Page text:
Westminster Abbey is London’s most famous and oldest religious building, where the monarchy is crowned and the remains of the Royal Family and famous British people are buried.
A journey through time
The Romanesque abbey church was consecrated in 1065, having been a Benedictine monastery previously. Between 1245 and 1517 it was rebuilt in a gothic style, and during the eighteenth century, it suffered an important transformation with the construction of its two main towers.
Although the abbey was seized by Henry VIII during the Dissolution of the monasteries in 1539, a year later, it was granted the status of a cathedral sparing it from destruction or dissolution, a fate many churches and abbeys would suffer in England and Ireland during Henry VIII's reign. This link to the British Monarchy also safeguarded the abbey from the iconoclastic attacks in 1640.
All monarchs have been crowned in the abbey following the coronation of William the Conqueror in 1066. Since the fourteenth century, when King Edward I had an oaken chair made with the Stone of Destiny (a red sandstone used for centuries in Scottish coronations), all the kings and queens have remarkably used the same medieval throne.
Some of the latest events celebrated in Westminster Abbey include the 80th birthday of Queen Elizabeth II and Princess Diana’s funeral.
Inside Westminster Abbey
The outer walls of the abbey are some of the best examples of medieval architecture in London. With an impressive collection of tombstones and mausoleums of famous British people, the temple is an important landmark.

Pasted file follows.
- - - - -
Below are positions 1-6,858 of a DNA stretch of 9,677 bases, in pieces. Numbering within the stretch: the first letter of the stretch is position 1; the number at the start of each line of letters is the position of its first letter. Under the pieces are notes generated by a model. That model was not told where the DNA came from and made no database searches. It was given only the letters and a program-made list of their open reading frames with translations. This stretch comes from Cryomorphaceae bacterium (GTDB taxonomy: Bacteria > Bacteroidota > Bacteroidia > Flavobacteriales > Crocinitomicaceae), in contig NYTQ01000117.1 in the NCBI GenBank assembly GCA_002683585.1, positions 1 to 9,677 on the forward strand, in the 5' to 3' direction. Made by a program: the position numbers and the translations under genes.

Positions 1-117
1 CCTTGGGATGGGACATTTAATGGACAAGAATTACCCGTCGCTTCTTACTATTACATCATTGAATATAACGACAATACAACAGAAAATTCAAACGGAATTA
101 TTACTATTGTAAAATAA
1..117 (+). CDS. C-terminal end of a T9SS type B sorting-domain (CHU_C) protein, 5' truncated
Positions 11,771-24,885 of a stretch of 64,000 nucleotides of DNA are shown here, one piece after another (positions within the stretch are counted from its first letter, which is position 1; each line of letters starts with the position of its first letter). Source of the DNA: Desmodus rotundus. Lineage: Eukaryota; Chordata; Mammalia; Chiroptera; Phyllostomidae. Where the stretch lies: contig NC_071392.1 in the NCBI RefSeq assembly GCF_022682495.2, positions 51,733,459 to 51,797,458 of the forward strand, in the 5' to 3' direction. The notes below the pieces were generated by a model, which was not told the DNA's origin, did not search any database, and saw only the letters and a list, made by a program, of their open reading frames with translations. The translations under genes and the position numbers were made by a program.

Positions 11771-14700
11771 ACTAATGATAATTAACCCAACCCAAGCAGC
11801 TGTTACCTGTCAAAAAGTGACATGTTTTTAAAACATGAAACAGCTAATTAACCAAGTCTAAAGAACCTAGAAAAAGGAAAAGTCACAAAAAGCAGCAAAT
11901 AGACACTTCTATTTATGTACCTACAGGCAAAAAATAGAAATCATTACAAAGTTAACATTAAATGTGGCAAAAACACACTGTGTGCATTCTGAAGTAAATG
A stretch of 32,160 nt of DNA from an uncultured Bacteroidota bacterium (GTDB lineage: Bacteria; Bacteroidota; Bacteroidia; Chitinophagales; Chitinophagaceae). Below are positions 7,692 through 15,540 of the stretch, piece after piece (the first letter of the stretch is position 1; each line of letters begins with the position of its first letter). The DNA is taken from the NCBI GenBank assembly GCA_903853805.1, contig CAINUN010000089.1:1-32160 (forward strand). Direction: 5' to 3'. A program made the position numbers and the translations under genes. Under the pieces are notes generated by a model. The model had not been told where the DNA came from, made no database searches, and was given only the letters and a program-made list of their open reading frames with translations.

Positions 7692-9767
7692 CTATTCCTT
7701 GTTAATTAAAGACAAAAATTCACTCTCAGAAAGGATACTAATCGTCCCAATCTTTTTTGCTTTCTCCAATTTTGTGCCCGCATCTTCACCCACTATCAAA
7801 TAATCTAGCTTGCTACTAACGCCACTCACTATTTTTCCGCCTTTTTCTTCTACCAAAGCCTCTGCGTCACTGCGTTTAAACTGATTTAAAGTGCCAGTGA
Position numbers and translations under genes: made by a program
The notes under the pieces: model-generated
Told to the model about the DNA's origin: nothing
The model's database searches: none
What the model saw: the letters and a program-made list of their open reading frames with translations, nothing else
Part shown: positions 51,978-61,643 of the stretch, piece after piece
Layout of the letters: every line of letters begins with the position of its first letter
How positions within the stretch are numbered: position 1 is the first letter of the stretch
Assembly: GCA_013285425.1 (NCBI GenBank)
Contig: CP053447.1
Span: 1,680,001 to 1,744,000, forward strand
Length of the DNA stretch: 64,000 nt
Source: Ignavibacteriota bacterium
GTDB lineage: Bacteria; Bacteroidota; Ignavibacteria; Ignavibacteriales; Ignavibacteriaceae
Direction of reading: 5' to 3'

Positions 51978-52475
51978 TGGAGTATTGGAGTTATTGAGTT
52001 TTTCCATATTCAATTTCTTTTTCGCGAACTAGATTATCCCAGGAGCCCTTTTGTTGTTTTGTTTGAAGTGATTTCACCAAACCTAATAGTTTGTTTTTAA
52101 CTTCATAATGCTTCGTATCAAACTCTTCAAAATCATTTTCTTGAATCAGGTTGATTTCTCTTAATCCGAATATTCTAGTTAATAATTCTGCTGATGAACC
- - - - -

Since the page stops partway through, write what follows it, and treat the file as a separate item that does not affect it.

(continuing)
There are several places of interest inside the building, all conveniently explained while you do the tour with the audio guide. These are some of the most noteworthy:
- Lady Chapel: One of the most impressive chapels in the abbey, it maintains its magnificent ceiling and choir chairs since 1512.
- Poet’s Corner: This section of the abbey is called Poet’s Corner because a large number of poets and writers are buried and commemorated here.
- King Edward’s Throne: This throne, dating from the fourteenth century, is still used at every coronation, which is always led by the Archbishop of Canterbury.
- Cloisters: The beautiful cloisters built between the thirteenth and fourteenth centuries connect the building's church with the rest of the areas.
- College Garden: Over 900 years old, the College Garden is the oldest park in the UK.
Definitely worth visiting
Although the admission ticket is quite pricey, it's worth visiting to discover its impressive decoration and the architectural marvel that the abbey preserves despite the passage of time. Moreover, the audio guide that is included in the ticket will allow you to enjoy the experience even more, disclosing interesting facts about the building's history while you explore it at your own pace.
The audio guide included in the entrance fee will come in handy when discovering all the details of the abbey’s history.
If you want to visit Westminster Abbey and avoid being left without your ticket, you can buy them online on our website:
Cloisters: Monday - Sunday 9:30 am to 3:30 pm
Abbey: Monday, Tuesday, Thursday and Friday: from 9:30 am to 3:30 pm
Wednesday: 9:30 am to 3:30 pm and 4:30 pm to 6 pm
Saturday: 9:30 am to 1 pm
Adults: £ 27 (US$ 33.50)
Children between 6 and 16 years old: £ 12 (US$ 14.90)
Children under 6 years old: free entry
Free entry with the London Pass.
Westminster Abbey Tickets £ 24 (US$ 29.80)
Tube: Westminster, Circle, District, and Jubilee lines.
Bus: 3, 11, 12,24, 29, 53, 70, 77, 77A, 88, 109, 148, 159, 170, and 211.
Big Ben (307 m) Westminster Palace (315 m) St James’s Park (470 m) London Eye (725 m) Buckingham Palace (955 m)